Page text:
• Sales to strategic buyers are also common. These purchasers are typically from the same or a similar industry as the seller. They may be competitors, suppliers or customers that want attributes they can readily leverage, such as a new market or channel of distribution, a brand or a trademark. The sale process is often faster and less complex with these buyers since they know the industry and may have already undertaken some due diligence.

  • There are also financial buyers, which are typically private equity firms looking for established businesses with growth potential. Each has its own investment philosophy, strategy and criteria for assessing investment opportunities, and transactions can be structured to provide sellers with an equity interest or a continuing role in the operation of the enterprise.

  • If you have a growing business and wish to retain some ownership, a leveraged recapitalization may be another solution. A debt or equity lender supplies growth capital while you benefit from the future growth of the business by retaining a stake in it. Candidates for this type of transaction are enterprises with strong earnings and growth potential.

  • For owners who want to continue working in the company and benefit from its future growth, equity earn outs are another way to structure a sale. The seller seeks a partner to work in, and eventually purchase, the business. The partner makes an initial investment in the company and then subsequent payments based on specified financial targets and earn-out period.

But before you can execute any of these succession or sales processes, you’ll need a documented strategy to ensure your exit meets your expectations. Here are the steps to get started.

  1. First, determine your goals. The strategy you choose needs to be in sync with both your personal and business goals. Is it important to you that your enterprise continue into the future? Do you visualize ambitious growth beyond your tenure?  Do you want to pass the company along as your legacy to family members? What personal financial returns do you expect? Do you want to retain ownership? Do you want some involvement in the business long into the future? And what would be your ideal time frame for a transition?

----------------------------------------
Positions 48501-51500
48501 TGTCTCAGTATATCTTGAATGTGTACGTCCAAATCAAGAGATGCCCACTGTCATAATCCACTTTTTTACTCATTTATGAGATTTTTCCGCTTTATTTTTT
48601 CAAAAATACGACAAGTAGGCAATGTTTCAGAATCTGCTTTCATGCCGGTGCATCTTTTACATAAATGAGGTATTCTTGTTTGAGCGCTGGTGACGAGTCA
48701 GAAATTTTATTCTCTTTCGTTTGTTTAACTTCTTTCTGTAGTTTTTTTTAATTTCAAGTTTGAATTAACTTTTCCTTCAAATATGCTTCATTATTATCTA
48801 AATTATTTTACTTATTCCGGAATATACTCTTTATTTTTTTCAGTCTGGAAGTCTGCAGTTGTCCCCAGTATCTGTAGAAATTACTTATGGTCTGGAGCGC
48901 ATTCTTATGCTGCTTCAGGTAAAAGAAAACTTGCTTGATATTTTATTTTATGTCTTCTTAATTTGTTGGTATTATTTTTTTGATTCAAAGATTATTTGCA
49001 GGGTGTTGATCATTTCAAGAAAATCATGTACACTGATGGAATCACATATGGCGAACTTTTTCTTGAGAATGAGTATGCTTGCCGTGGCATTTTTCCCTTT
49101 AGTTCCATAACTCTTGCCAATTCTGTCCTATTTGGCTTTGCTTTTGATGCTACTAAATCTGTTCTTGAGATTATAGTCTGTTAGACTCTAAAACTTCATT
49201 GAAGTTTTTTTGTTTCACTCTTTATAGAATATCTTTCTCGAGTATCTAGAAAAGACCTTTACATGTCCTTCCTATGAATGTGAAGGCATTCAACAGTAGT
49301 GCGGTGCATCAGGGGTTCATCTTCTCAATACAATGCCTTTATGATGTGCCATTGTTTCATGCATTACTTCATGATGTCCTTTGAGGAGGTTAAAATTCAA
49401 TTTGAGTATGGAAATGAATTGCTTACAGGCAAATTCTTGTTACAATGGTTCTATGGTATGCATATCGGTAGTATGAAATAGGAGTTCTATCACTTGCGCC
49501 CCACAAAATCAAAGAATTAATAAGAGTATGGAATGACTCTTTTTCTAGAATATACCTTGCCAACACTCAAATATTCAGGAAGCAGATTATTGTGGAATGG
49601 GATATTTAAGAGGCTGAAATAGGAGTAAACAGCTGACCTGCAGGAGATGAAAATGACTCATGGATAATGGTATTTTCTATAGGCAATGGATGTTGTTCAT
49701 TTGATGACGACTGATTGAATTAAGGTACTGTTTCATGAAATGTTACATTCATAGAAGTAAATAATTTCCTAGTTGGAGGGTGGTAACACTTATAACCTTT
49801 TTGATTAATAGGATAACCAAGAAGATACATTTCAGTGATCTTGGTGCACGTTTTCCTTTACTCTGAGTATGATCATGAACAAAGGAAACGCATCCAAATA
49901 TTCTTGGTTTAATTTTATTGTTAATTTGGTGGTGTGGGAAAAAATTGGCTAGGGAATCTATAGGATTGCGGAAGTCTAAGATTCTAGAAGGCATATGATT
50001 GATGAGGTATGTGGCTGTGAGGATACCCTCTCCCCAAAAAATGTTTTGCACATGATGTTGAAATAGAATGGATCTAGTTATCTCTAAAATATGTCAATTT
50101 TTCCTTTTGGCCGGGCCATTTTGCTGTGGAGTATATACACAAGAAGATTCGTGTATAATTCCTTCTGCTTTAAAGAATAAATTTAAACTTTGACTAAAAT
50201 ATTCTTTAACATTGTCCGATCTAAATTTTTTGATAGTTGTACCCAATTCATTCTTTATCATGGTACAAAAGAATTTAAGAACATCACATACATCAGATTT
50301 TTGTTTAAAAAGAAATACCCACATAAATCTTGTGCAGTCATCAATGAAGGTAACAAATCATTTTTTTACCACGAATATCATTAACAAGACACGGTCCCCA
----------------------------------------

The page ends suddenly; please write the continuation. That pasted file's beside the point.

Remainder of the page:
2. Determine who will help you achieve these goals. Does a successful outcome involve partners or family members or certain members of your management team? If so, you’ll need to discuss your ideas with them and also consider what agreements may be needed or need amending.

  3. Discuss your plans with your financial/tax and legal advisors. Any strategy will have implications for your finances, taxes and legal situation.

  4. Document your exit strategy. If you decide that you want to pass along the business, you’ll need to set out the structure of the post-transition management team, establish target deadlines for the transfer of responsibilities and outline a successor training program.

  5. If your goal is to sell the business, you need to set out the timeline and steps to prepare the company for sale. These might include, for example, securing a valuation, strengthening financials, cleaning up inventory, updating equipment, and preparing a marketing strategy.

  6. Communicate the strategy to all of those involved and then schedule discussions on a regular basis to make sure it stays on track. Encourage questions, talk about progress and obstacles. Keep moving toward your goals.

When’s the best time to develop an exit strategy? When you start your business. But if that hasn’t happened yet, there’s no time like the present. When you plan your exit, you lay out your goals. And that brings you closer to achieving them.

     
   
     
   

The Author

Steve Meek

Stephen Meek, FCA, is a partner of BDO Dunwoody LLP (www.bdo.ca). One of the world’s leading accounting firms, BDO helps entrepreneurs and family businesses succeed.  Stephen specializes in personal and corporate tax planning related to reorganizations, mergers, sales and acquisitions,  succession, and estate planning.

     
   
     
   
Many more articles in The CFO Refresher in The CEO Refresher Archives
     
   
     
   
   


Copyright 2008 by
Stephen Meek. All rights reserved.